disconsolate

[dis-kon-suh-lit]
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adjective
  1. without consolation or solace; hopelessly unhappy; inconsolable: Loss of her pet dog made her disconsolate.
  2. characterized by or causing dejection; cheerless; gloomy: disconsolate prospects.

Origin of disconsolate

1325–75; Middle English < Medieval Latin disconsōlātus, equivalent to Latin dis- dis-1 + consōlātus consoled, past participle of consōlārī to console1; see -ate1
Related formsdis·con·so·late·ly, adverbdis·con·so·la·tion [dis-kon-suh-ley-shuhn] /dɪsˌkɒn səˈleɪ ʃən/, dis·con·so·late·ness, noun

Synonyms for disconsolate

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Synonym study

1, 2. See desolate.
Dictionary.com Unabridged Based on the Random House Unabridged Dictionary, © Random House, Inc. 2018


Examples from the Web for disconsolation

Historical Examples of disconsolation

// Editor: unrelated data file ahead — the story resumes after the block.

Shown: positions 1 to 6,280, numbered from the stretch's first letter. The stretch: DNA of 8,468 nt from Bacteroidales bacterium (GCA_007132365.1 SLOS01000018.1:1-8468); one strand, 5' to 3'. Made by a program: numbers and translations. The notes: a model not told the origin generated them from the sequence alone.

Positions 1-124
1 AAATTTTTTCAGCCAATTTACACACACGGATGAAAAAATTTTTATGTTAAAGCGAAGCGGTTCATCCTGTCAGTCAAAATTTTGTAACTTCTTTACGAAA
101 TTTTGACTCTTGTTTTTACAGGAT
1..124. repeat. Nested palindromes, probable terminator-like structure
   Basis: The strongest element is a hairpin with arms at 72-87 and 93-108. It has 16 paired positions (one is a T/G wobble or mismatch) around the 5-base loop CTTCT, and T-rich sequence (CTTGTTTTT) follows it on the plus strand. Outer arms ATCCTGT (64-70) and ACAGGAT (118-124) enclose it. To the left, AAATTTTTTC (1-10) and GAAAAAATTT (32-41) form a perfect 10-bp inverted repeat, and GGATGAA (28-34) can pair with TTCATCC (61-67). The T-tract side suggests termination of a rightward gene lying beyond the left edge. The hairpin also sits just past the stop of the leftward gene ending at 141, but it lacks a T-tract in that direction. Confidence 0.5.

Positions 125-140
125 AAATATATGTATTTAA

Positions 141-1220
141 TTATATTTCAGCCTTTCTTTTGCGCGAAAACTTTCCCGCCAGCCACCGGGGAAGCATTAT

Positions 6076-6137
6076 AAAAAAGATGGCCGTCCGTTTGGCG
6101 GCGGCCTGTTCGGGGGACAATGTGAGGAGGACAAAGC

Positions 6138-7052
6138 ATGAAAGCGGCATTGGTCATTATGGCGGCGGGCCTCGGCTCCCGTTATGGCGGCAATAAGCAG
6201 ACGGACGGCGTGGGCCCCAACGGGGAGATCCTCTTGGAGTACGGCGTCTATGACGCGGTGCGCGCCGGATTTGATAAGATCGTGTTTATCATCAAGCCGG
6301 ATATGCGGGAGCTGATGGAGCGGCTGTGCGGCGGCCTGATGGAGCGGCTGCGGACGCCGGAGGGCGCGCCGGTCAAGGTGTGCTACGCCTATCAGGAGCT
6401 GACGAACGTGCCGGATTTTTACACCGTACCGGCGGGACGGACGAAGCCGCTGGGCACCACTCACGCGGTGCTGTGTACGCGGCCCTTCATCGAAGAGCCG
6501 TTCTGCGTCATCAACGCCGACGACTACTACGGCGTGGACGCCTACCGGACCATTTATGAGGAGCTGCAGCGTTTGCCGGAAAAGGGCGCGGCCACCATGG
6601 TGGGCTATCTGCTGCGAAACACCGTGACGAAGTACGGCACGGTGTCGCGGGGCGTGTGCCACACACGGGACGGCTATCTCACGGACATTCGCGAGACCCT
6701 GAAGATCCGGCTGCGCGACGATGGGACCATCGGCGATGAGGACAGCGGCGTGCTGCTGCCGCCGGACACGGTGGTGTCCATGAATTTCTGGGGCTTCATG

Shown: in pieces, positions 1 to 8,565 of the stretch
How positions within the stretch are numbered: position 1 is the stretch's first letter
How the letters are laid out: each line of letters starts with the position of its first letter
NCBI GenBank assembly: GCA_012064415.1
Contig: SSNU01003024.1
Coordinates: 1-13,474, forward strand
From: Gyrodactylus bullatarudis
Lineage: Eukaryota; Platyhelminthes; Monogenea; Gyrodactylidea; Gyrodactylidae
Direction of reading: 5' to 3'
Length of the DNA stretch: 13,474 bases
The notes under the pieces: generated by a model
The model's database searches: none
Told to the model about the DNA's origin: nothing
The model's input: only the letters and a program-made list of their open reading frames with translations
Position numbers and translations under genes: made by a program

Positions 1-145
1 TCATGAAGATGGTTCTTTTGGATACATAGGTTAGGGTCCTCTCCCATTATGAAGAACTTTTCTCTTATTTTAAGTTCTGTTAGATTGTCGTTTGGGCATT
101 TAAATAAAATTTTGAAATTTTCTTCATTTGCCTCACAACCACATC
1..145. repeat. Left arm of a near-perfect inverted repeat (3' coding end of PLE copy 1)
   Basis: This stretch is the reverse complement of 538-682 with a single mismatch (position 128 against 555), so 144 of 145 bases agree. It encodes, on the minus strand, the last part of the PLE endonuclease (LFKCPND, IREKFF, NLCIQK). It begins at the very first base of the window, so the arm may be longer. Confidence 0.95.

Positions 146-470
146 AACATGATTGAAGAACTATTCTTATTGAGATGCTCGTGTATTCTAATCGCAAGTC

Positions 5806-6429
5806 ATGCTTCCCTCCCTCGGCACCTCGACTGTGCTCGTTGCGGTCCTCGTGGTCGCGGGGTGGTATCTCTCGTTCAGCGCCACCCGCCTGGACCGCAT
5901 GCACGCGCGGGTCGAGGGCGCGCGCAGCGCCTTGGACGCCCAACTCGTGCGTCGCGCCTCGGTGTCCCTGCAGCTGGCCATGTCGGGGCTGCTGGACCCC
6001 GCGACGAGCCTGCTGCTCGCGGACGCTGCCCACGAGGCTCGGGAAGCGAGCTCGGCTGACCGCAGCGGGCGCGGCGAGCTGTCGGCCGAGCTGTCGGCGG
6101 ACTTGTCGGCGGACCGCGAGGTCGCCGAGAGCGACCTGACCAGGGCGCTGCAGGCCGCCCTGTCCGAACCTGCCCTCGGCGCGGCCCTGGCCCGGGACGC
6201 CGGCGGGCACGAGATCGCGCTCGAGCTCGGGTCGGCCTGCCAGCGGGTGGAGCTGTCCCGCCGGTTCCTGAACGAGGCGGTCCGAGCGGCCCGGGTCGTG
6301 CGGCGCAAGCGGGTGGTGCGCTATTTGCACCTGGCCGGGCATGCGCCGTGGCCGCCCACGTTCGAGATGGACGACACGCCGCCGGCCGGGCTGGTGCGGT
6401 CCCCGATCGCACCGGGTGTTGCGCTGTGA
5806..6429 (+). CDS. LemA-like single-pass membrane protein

• Then would anxiety, incertitude, and disconsolation possess the bosom of Melissa, until dissipated by his safe return.

    Alonzo and Melissa

    Daniel Jackson, Jr.

  • The theme occasioned as much enthusiasm as could be expected from hearts saddened by disconsolation.

  • Dolf Springer sat on the door-step, his head hunched down between his shoulders, a very picture of disconsolation.

    Sudden Jim

    Clarence Budington Kelland

  • He seemed to be anxious to be rid of her, and she went away in some disconsolation at his abrupt change of manner.

    Sylvia &amp; Michael

    Compton Mackenzie


British Dictionary definitions for disconsolation

disconsolate

adjective
  1. sad beyond comfort; inconsolable
  2. disappointed; dejected
Derived Formsdisconsolately, adverbdisconsolateness or disconsolation, noun

Word Origin for disconsolate

C14: from Medieval Latin disconsōlātus, from dis- 1 + consōlātus comforted; see console 1
Collins English Dictionary - Complete & Unabridged 2012 Digital Edition © William Collins Sons & Co. Ltd. 1979, 1986 © HarperCollins Publishers 1998, 2000, 2003, 2005, 2006, 2007, 2009, 2012

Word Origin and History for disconsolation

disconsolate

adj.

c.1400, from Medieval Latin disconsolatus "comfortless," from Latin dis- "away" (see dis-) + consolatus, past participle of consolari (see console (v.)). Related: Disconsolately.

Online Etymology Dictionary, © 2010 Douglas Harper